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Friday, November 11, 2011

LA's Startups Accelerators Compared To NCAA Football Conferences

from Ryan Born





So the writer’s block consensus was to write about LA startup incubators and mentorship organizations (2x as many votes as the other proposed topics). In the spirit of a college football season, I’ll break down the LA startup incubator scene by drawing comparison to the top conferences in NCAA Division I Football (*Please note that I left the Big East off of this list because the conference is in such turmoil these days I didn’t want to get any heat by making a comparison there).

LAunchpaLA (the SEC)

Having won the past 5 National Championships, the SEC attracts the top recruiting talent and is the most dominant division in college football today. So if one of these incubators is the SEC, my vote goes to LaunchpadLA. Run by a Mark Suster, the world’s #3 VC Power Blogger ($10 says he’ll be #1 when the new rankings come out in January), LaunchpadLA has not exactly been structured as an accelerator (at least not in the past), but more of a mentorship organization. Launchpad has previously not made direct cash investments in companies, but that’s all changing…Earlier this week Launchpad announced that each member of class 3 will receive a $50,000 investment from a pool of capital contributed by folks like Rincon Ventures, IdeaLab, and AudioMicro corporate counsel, Stubbs Alderton, among others. In addition to seed capital, LaunchpadLA will also be offering free office space to it’s members in addition to dedicated in office time with it’s mentors. Launchpad’s mentorship program was previously structured whereby the entrepreneurs are assigned 2 mentors – one of which is a more senior, previously successful entrepreneur, and the other a local VC. As an alumni of LAunchpadLA, class 1, clearly the rankings here are a bit biased. That being said, I can honestly attest that our participation in LaunchpadLA class 1 has opened more doors and made more real life, valuable connections, than any other affiliation, conference, or networking event in our company’s 4 year history.

Mucker Lab (the Big 12)

A newcomer with a good PR and a seemingly solid team, Mucker lab comes in at #2 on this list due to their long and impressive mentor roster as well as their official TechStars affiliation. Now it may seem that anyone can start a TechStars affiliate (TechStars has an open source affiliate model), but I imagine that to actually be given the blessing of Brad Feld Co., Mucker had to prove its the real deal, as a location like LA has been ripe for an official TechStars accelerator for so long.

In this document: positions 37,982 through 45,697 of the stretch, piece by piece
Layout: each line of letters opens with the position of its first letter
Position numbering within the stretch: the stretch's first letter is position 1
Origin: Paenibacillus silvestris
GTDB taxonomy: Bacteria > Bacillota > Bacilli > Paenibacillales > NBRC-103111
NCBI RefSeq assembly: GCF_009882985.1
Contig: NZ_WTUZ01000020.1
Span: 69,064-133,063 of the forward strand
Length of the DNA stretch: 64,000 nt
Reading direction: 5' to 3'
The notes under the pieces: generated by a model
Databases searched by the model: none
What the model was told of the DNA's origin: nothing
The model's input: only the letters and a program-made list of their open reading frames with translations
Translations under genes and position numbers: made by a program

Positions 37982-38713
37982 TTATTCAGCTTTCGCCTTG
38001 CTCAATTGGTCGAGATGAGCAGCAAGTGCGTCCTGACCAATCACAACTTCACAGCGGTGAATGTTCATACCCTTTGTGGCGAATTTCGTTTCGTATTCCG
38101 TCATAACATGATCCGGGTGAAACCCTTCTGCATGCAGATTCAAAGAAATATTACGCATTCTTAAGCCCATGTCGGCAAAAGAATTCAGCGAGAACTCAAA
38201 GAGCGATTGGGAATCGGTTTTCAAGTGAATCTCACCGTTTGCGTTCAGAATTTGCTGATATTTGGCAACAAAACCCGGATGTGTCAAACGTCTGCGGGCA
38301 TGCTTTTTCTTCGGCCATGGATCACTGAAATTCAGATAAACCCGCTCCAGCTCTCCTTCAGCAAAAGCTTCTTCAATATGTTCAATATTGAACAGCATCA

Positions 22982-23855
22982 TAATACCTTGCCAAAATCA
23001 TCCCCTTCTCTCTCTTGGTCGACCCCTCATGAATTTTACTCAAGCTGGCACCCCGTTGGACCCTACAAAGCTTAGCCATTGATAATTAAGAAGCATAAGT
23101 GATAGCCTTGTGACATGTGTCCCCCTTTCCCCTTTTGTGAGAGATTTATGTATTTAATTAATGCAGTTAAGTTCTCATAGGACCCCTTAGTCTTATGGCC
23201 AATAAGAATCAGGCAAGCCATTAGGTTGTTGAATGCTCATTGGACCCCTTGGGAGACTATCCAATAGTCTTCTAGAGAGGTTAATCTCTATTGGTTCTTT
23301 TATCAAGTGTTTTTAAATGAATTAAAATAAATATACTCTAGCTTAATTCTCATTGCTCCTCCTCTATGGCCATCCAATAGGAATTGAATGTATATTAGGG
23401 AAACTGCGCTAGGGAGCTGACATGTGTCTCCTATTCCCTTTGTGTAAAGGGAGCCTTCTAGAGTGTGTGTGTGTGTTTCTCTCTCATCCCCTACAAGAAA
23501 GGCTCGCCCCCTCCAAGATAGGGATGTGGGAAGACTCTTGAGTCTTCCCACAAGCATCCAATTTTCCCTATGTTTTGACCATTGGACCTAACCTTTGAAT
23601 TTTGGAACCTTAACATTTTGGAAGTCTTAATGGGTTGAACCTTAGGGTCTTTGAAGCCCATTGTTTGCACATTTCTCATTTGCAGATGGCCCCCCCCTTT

UPDATE: It’s important to note that Launchpad LA is also a TechStars affiliate and that David Cohen and Dave Tisch of TechStars are investors in the new Launchpad LA fund.

IdeaLab (the Big 10)

There’s not much I can say about IdeaLab because truth be told I don’t have any personal experience with the folks there. Headed by GoTo (which became Overture, Yahoo’s equivalent of Google AdWords) founder and serial entrepreneur Bill Gross, IdeaLab’s an incubator that’s been around for a while now. Bill’s the kind of guy that speaks at the TED Conference and if you’ve ever seen an interview with him, he’s clearly on a higher level of intelligence than most folks (me included) could ever hope to be. That alone should be enough to make you want to check out IdeaLab. It’s also important to note that IdeaLab is one of the investors in LAunchpadLA’s new class 3 fund so the two conferences are closely related.

Originate Labs (the Pac 12)

Originate’s an incubator that brings something a little different to the table: They invest technology resources (in addition to cash). In short, what this means is that they trade software development services for equity. In a world where most of your early capital goes into product, I feel that Originates model is a welcomed addition to startup investment scene. After all, if youre willing to give XX% of your company to a CTO or other co-founder, why not give up less, get your product to market, and get some momentum going without having to be married to a technical co-founder from the get go, especially when solid technical resources are seemingly hard to come by in Los Angeles (at least that’s what some folks say)? In addition to the technology resources they invest, Originate recently announced an affiliation with the Tech Coast Angels, whereby TCA will work with Originate to invest cash in promising Originate projects. Sort of the best of both worlds.

Amplify (the ACC)